Automotive and industrial electronic control systems use capacitive sensors for measurement of e.g., pressure, humidity and in-position sensing, liquid level, touch switches, and other control applications. For this purpose an electronic controller is preferably equipped with a capacitance-to-digital conversion module such as, for example, type AD7745 by Analog Devices. This circuitry is intended for capacitance measurements only and is not suitable for acquisition, by the same input, of another sensor type, for example voltage or current sensors.

A more flexible solution is the Sensor Signal Processor Chip type SSP1492 by Sensor Platforms Inc. This signal processor may be configured to accept capacitive, inductive or resistive sensor types, but each configuration is determined by external components, which cannot be changed in real time operation. In other words, in order to configure the signal acquisition of another sensor type the printed board components must be changed. This is quite problematic from the logistics and economical point of view.

The configurable electronic controller described in WO 2005/029207 (to V. Burkatovsky) is configured, by means of software commands, to perform measurements, on the same input pins, of different input signal parameters such as voltage, current and resistance as well as accept digital On-Off detectors. Another related invention described in WO 2006/008732 (V. Burkatovsky) describes means and method of input signal interconnect detection for such configurable electronic controllers.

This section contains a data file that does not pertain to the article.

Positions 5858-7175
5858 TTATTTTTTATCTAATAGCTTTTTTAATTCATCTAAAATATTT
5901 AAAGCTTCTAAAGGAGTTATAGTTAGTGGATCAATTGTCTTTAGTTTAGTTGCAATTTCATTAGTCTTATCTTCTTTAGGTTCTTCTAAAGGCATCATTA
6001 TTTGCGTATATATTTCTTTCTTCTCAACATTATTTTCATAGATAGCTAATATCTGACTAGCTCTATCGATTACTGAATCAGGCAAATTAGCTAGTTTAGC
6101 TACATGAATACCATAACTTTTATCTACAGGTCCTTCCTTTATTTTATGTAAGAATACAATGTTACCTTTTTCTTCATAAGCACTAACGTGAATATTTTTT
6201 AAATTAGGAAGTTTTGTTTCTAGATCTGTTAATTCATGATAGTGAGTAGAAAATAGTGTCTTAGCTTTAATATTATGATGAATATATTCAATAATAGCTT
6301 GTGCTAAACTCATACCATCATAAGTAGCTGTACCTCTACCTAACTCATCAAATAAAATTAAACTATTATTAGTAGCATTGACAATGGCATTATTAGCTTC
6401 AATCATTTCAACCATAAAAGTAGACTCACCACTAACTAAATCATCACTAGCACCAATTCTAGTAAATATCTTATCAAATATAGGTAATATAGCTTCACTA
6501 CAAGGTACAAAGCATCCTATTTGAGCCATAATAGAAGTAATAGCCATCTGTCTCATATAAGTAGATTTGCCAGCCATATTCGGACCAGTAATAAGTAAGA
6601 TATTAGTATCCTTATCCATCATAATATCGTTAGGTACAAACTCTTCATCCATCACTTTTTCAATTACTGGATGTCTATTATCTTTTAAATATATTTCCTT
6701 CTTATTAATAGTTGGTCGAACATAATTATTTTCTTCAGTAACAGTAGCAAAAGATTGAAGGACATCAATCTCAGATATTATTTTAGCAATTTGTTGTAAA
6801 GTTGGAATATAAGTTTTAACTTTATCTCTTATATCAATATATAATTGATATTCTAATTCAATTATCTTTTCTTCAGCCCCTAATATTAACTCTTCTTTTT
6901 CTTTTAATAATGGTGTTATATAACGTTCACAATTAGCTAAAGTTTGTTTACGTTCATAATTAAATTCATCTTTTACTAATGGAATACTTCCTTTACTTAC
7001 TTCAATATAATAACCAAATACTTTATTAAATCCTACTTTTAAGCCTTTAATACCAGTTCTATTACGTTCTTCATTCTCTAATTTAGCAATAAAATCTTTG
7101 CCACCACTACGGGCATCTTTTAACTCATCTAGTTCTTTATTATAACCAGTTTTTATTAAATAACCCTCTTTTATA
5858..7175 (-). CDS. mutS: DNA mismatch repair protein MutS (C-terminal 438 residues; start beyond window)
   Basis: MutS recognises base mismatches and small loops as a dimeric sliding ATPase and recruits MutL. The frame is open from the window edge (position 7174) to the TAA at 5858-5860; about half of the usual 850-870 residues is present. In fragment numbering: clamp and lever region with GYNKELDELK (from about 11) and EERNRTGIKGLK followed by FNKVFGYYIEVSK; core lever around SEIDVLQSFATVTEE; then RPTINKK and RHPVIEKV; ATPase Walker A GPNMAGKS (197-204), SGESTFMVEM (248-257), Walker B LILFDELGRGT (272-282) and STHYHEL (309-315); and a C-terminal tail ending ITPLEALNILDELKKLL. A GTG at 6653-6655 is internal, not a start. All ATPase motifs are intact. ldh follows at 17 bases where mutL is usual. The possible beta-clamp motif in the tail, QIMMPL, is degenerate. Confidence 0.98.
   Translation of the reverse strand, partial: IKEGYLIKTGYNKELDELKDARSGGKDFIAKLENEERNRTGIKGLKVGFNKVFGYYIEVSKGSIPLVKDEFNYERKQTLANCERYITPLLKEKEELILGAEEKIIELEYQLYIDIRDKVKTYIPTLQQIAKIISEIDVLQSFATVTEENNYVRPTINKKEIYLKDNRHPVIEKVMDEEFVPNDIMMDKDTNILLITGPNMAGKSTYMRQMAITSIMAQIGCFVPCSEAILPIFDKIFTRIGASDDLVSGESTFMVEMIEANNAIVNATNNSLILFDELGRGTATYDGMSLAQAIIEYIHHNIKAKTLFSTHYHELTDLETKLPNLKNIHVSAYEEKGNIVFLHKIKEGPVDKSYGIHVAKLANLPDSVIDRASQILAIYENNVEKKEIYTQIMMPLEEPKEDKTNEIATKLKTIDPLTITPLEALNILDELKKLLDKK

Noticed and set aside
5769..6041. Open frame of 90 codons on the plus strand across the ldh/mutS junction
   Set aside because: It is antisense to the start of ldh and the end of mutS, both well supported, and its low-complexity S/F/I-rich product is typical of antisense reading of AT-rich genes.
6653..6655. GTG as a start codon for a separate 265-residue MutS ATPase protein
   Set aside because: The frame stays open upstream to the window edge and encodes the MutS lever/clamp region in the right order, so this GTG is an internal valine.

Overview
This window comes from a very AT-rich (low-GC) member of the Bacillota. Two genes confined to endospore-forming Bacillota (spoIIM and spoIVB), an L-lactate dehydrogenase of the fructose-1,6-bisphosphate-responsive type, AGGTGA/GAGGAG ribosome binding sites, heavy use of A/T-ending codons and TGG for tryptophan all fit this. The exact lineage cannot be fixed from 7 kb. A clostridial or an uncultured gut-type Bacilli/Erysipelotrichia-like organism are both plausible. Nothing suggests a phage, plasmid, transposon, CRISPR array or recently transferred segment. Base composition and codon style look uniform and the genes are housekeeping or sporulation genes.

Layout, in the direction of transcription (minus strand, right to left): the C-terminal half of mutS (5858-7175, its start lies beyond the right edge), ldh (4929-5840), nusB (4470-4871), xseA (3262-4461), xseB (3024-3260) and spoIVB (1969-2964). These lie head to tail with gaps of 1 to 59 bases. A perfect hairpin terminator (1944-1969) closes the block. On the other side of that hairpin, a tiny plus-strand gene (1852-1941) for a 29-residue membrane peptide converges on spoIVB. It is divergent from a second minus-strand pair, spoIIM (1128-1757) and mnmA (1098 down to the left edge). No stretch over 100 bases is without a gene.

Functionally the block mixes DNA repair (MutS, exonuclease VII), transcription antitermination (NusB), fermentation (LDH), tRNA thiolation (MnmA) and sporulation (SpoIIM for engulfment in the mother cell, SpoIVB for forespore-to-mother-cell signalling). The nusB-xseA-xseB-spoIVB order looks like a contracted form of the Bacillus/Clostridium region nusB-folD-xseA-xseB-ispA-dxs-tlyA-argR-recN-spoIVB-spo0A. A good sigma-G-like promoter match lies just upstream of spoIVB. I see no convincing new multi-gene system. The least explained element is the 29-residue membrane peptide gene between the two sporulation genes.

It is one object of the present invention to provide a capacitance measurement technique for computerized control, and particularly controls based on configurable electronic controller architecture of the type described in the above-mentioned WO 2005/029207.

The field of electrical cable diagnostics is an important section in industrial and automotive control technology. Cables which are usually used, in such applications, have consistent geometry and may vary in length from dozens of centimeters to dozens of meters. Disconnections or damage resulting in cable breaks are considered a major failure in machine control, and impose on service personnel the use of special purpose tools to localize the failure for subsequent repair.

Diagnostics of breaks in cables is mentioned, for example, in the Infineon Current Sense TLE4990 data sheet (Clamping option). Tools for cable testing are described in, for example, in U.S. Pat. No. 6,868,357, utilizing the principles of Frequency Domain Reflectometry (FDR). Other devices as described in, for example, U.S. Pat. No. 6,646,454, U.S. Pat. No. 5,339,022, U.S. Pat. No. 5,493,650, and U.S. Pat. No. 6,181,140 determine cable length by measuring frequency/capacitance characteristics of the tested cable.

U.S. Pat. No. 6,459,271 describe a device for locating faults in a cable by applying a DC voltage step function to one end of the conductor, measuring the DC current into the conductor at the one end over a sampling period, integrating the DC current measured over the sampling period and computing the distance between the one end of the conductor to the open circuit fault by the integrated DC current and the known capacitance/unit length of the conductor.

These described devices are implemented as test and measurement tools with specific purposes of measuring the capacitance or cable length, as well as cable break detection and localization, and are not intended for machine control purposes.

It is another object of the present invention to provide a method for localizing breaks in wires and cables connected to electronic controllers, by capacitance measurement techniques based on configurable electronic controller architecture of the type described in above mentioned WO 2005/029207. In this method, the same controller will be able to accept signals of all kinds on its inputs, generate control signals on its outputs, and measure cable capacitance in order to detect and localize the cable breaks and perform harness diagnostics.